Pointless Debate #3: Second Season Syndrome

Have you ever gotten to a stage in life where you have reached a goal and then complacency set in? There are plenty of examples of bands making second albums that are garbage or the exact same in comparison to their first, athletes playing hard on a contract year and then mailing it in once they have their money or politicians ignoring their constituents with re-election seemingly in the bag. This being an anime blog after all, there are plenty of examples from that world too.There used to be a time where series had six months minimum of air time. There were a limited number of places where anime could air at the time, this combined with natural filters in place which could fairly accurately determine success (mainly manga sales), paying for as much air time as possible to complete a story made a bunch of sense.1 By the late-90s 12 or 13 episode series began to make an appearance though these were mainly limited to fan-service heavy action series (City Hunter and Those Who Hunt Elves being somewhat ahead of their time). Fast-forward to the present and with numerous options on where to show anime, anywhere between 60-80% of new series are done this way.2 The end result, and inspiration for this debate is one of it’s unintended consequences, awful second seasons.

Doing the Exact Same Thing

So something was successful enough to get a second season, so why not just do the exact same thing for another season. There’s hardly any difference between the first and second seasons of Girls Bravo, maybe a couple minor plot points, but plot was never the major concern there. Of course, for those who do not care about story or plot, more of the same could be quite welcome. However, too much of the same thing can wear people down.3 This tends to be a danger area when I’m watching one. I happen to be drawn to new experiences and new stories, so when after a short break, a series resumes in the exact same fashion, it sort of invalidates the whole thing to me.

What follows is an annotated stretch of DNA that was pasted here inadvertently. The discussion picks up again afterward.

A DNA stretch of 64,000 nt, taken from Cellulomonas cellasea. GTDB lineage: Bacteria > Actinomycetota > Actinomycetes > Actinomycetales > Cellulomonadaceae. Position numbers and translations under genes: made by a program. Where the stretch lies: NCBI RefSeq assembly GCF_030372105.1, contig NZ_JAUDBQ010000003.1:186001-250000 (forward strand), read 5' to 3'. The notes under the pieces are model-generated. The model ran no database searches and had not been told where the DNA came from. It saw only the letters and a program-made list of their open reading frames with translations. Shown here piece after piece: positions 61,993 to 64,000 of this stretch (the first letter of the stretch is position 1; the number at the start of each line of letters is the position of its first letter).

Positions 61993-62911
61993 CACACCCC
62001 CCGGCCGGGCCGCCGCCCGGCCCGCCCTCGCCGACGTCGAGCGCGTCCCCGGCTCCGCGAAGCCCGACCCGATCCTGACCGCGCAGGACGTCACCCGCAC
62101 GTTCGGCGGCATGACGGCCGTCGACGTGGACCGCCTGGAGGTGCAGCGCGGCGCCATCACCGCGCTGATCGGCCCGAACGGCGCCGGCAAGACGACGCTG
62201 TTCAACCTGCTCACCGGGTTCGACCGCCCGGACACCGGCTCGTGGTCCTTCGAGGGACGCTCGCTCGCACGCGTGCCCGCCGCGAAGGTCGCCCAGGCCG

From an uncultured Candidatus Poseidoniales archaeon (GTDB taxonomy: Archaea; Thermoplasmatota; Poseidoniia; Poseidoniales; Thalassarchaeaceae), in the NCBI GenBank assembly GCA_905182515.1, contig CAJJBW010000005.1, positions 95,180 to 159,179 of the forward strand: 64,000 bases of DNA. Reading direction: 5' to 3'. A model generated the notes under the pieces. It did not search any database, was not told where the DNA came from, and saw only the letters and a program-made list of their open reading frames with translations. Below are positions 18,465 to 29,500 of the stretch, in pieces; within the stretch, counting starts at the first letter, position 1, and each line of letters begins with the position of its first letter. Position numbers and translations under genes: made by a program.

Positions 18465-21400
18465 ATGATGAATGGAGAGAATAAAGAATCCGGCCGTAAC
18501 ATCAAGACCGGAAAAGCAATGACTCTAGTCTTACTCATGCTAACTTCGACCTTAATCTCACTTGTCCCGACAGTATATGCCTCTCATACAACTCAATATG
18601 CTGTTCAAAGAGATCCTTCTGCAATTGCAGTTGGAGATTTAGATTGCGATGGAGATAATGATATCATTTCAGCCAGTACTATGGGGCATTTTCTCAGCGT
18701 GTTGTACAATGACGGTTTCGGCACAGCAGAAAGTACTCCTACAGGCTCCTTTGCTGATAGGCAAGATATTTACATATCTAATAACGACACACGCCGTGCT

Misato Suguru stares up at Jupiter
Yet another typical Gainax ending.

Excessive Creativity

On the other hand, there is always the danger of changing things too much or lengthening the time that horrible scenario writing becomes obvious. The break between seasons only results in more characters being introduced and everything becomes too complicated for its own good. Then there are the endings.

The thing about a lot of multi-season shows is that the first season doesn’t have to worry about writing an ending.4 The possible existence of a second season allows such a thing to be put off. Feel like rushing an ending because you have to resolve every plot thread in the first 15 minutes of the final episode? Go right ahead. Feel like the ending in the original source material isn’t going to work with test audiences? Change the story whenever you feel like it.5 Unable to go against your history of making endings that border on the surreal? Go ahead with that too.

The Part Where I Shoot Myself in the Foot

That isn’t to say there aren’t plenty of well-executed seconds seasons. Magical Girl Lyrical Nanoha A’s probably slots into my top 25 anime of all-time over the first season.6 Making some minor changes, making the action a little bit better, developing characters in different ways and doing the same thing with new ones. Is that really so hard? There’s also Zoku Sayonara Zetsubou Sensei which has as close to as good a mix of source material adaptation and Shinbo opinion.7

Conclusion: This post probably didn’t really work out in the way I intended. It was inspired by the second season of Nogizaka Haruka no Himitsu8, since there was no longer a secret and the only way they could think of to create tension was a pointless idol storyline. Does anyone else experience the same from multi-season shows? How do you feel about the proliferation of such series?